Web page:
4. Streaming — Fundamentals of Monetizing Internet Advertising
      5. Internet Viewing and Immediacy of Content — Video on the Monitor and the YouTube Generation
      6. Revenue Model Wars II: Free TV Advertising Supported versus VOD
      7. Living Room Convergence — Truly Marrying the TV and Computer
    2. Impact on Residuals and the Changing Landscape: How Online and Download Revenues became the Focus of Hollywood Guild Negotiations and Strikes
      1. Does Abandoning the Historical Residual System Make Sense?
    3. Beyond Professional TV and Video — User Generated Content
      1. Power to Create Stars
      2. Use Propelled By New Tools
      3. Mobile Phone Applications
  14. Chapter 8 Ancillary Revenues: Merchandising, Video Games, Hotels, Transactional Video-on-demand, Airlines, and Other Markets
    1. Merchandising
      1. As Risky and Lucrative as the Film Business
      2. What Properties Can Spawn Successful Merchandising Programs?
    2. Licensing Programs
      1. What Is a Licensing Program?
      2. Quality Control and Timing
      3. Licensing Deals
      4. Economics: Minimum Guarantees/Advances
      5. Role of Agents
    3. Toys as a Driver
      1. Mega Deals: Star Wars and Spider-Man
      2. Coming Full Circle: Toys Spawn Films Spawn Toys
      3. Toys and the Internet — Growing Crossover with Avatars and Virtual Worlds
    4. Extending the Franchise: Video Games, Books, etc.
      1. Additional Ancillary Revenue Streams: Books, Film Clips, Music, Live Stage, etc.
    5. Hotel and Motel
      1. Size of Market and Window
      2. Economics
      3. International
    6. PPV (Cable) and Transactional VOD
      1. PPV and VOD Roots
      2. Residential VOD: The Virtual Video Store
      3. Next Generation: Subscription-Video-on-Demand and Internet VOD
    7. Airlines
      1. Market
      2. Window
      3. Economics
    8. Non-theatrical
      1. Window
      2. Economics
  15. Chapter 9 Marketing
    1. Back to experience Goods
      1. Strategy (Film)
      2. Budget Tied to Type and Breadth of Release: Limited Openings, Niche Marketing, and the Web’s Viral Power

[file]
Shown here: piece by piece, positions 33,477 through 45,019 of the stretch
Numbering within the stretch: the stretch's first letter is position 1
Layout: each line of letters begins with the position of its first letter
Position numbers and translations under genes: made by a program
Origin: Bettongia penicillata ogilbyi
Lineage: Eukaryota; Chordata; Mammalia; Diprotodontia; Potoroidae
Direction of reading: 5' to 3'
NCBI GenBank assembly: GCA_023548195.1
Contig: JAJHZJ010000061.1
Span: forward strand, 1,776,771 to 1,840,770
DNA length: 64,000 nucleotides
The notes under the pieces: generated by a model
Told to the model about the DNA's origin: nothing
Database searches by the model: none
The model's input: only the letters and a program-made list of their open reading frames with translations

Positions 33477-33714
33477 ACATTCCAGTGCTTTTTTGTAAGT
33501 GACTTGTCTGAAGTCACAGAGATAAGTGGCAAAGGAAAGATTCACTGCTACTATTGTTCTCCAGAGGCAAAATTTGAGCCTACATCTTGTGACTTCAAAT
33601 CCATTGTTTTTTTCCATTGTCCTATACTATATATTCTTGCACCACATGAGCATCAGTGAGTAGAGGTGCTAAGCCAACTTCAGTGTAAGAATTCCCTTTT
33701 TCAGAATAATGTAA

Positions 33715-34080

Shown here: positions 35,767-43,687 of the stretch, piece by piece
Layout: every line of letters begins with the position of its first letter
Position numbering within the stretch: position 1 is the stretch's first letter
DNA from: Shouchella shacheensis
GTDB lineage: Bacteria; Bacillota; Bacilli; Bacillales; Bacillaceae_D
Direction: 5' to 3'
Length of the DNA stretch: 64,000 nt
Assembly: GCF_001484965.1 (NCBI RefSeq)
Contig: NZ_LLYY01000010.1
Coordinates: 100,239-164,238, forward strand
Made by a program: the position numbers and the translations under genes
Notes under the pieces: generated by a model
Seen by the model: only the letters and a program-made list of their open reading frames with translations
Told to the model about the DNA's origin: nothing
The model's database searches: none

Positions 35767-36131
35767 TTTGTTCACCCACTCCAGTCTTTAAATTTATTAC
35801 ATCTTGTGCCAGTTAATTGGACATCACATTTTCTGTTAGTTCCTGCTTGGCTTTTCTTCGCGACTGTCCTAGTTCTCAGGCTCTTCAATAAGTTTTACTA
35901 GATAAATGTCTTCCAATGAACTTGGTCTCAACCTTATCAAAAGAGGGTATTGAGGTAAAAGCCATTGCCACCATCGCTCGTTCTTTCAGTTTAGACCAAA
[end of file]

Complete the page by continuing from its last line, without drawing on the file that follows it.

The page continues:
3. Timing, Seasonality, and Influencing External and Internal Factors
      4. Day-and-Date Release
    2. Third-Party Help: Talent and Promotional Partners’ Role in Creating Demand
      1. Talent Involved
      2. Promotional Partners
    3. Theatrical Marketing Budget
      1. Direct Costs
      2. Allocation of Media Costs
      3. Trailers
      4. Posters
      5. Commercials (Creating) and Creative Execution
      6. Press and PR
      7. Web Sites
      8. Market Research
      9. Indirect/Third-Party Costs
      10. Net Sum and Rise in Historical Marketing Costs
    4. Video Marketing
      1. Macro Level Spending/Media Plan and Allocation
      2. Press, PR, and Third-Party Promotions
      3. Net Sum
    5. Television
      1. Direct Costs
      2. Commercials and Opportunity Costs
      3. Press and PR
      4. Use of Programming Schedules/Lead-Ins
    6. Online Marketing: expanding the Toolset
      1. Social Networking
    7. Case Study: Marketing a Mega-Film
      1. Pre-Release Window: Period Leading Up to Time ∽30 Days Pre-Release
      2. Release Window: ∽30 Days Pre-Release Through First Two Weeks Post-Release
      3. Post Release Window: ∽30 Days Post-Release Through DVD+
  16. Chapter 10 Making Money — Net Profits, Hollywood Accounting, and the Relative Simplicity of Online Revenue Sharing
    1. Profit Participation Accounting
      1. History of Net Profits
      2. Celebrity Lawsuits Spotlight Accounting Practices
      3. Why So Complicated — Endemic to the Talent System?
    2. Gross and Net Profits: How are They Defined and Calculated?
      1. Included and Excluded Revenues
      2. Certain Costs Always Deducted
      3. Distribution Fees
      4. At the Source Recognition
      5. Distribution Costs and Expenses
      6. Gross Participations, Deferrals, and Advances as Cost Items
      7. Imputed Costs: Production and Advertising Overhead, Interest
      8. Phantom Revenues: Allocating Taxes and Other Non-Picture-Specific Items
      9. Net Profits: An Artificial Breakeven Point and Moving Target
      10. Gross Participations/Profits
      11. Impact of Categorizing Costs as Production vs. Distribution Costs
    3. Online Accounting: Simple Revenue Sharing and the Net Profits Divide
      1. Gross is Gross and Net is Net — Sort of
      2. Revenue Sharing
    4. Variations of Profit Participation
      1. Types of Breakeven
      2. Adjusted Gross and Rolling Breakeven
  17. References
  18. Index